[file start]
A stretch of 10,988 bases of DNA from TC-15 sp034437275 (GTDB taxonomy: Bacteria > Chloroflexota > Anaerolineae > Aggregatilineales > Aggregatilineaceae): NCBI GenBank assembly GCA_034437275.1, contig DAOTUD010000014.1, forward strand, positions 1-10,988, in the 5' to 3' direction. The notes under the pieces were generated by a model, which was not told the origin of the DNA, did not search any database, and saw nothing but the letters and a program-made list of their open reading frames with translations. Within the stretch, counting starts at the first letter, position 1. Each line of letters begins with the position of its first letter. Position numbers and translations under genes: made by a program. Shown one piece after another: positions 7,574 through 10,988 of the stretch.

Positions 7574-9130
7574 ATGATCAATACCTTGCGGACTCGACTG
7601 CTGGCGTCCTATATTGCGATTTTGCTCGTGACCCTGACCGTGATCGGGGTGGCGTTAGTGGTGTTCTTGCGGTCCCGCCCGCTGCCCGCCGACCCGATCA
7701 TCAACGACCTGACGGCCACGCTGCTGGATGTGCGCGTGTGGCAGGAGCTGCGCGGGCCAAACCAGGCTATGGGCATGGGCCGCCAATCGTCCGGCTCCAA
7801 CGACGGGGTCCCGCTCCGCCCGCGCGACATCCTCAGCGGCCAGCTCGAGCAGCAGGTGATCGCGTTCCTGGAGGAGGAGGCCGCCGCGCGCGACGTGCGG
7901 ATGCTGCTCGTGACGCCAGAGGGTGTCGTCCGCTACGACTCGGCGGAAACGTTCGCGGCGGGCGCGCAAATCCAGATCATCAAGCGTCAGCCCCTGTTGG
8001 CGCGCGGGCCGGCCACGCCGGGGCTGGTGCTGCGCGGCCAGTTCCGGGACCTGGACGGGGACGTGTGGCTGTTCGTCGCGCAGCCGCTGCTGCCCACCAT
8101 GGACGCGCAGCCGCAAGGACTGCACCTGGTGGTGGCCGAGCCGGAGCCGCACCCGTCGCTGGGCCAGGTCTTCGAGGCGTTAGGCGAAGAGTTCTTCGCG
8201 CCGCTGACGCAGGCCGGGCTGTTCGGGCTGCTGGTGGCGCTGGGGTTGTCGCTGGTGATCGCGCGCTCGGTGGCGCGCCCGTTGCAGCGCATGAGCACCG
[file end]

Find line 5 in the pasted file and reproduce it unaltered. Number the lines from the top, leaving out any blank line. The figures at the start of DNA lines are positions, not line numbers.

7701 TCAACGACCTGACGGCCACGCTGCTGGATGTGCGCGTGTGGCAGGAGCTGCGCGGGCCAAACCAGGCTATGGGCATGGGCCGCCAATCGTCCGGCTCCAA